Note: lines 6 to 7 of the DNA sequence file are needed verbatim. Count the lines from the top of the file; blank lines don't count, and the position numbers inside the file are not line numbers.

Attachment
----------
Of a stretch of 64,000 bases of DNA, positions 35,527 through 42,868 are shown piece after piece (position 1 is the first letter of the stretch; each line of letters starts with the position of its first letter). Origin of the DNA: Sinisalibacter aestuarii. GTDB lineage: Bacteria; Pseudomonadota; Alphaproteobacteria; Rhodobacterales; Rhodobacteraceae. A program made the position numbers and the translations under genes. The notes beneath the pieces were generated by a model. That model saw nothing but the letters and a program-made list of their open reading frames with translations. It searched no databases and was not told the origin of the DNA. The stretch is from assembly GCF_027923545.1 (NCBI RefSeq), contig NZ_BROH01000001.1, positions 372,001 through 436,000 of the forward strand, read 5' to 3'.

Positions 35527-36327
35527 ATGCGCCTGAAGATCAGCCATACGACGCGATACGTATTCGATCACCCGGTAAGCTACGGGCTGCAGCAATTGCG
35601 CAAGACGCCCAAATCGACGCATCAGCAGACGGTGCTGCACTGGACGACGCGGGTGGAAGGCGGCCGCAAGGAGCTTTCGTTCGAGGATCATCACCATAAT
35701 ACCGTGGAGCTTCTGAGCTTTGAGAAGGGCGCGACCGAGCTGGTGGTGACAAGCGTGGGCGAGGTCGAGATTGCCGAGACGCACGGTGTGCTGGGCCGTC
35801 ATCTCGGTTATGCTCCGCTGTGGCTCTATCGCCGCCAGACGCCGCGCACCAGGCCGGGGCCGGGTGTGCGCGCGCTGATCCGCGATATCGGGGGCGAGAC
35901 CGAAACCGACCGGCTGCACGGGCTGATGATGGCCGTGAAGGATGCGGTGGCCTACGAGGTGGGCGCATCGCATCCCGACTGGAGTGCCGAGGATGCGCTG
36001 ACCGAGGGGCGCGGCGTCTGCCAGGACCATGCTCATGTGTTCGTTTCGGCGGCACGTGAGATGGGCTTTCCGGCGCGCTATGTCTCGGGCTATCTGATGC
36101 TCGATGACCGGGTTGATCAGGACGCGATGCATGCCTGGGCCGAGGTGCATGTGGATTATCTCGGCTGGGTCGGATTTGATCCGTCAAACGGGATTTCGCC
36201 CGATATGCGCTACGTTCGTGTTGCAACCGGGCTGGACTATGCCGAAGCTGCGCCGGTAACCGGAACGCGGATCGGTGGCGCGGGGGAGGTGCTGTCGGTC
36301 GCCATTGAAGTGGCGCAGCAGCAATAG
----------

35801 ATCTCGGTTATGCTCCGCTGTGGCTCTATCGCCGCCAGACGCCGCGCACCAGGCCGGGGCCGGGTGTGCGCGCGCTGATCCGCGATATCGGGGGCGAGAC
35901 CGAAACCGACCGGCTGCACGGGCTGATGATGGCCGTGAAGGATGCGGTGGCCTACGAGGTGGGCGCATCGCATCCCGACTGGAGTGCCGAGGATGCGCTG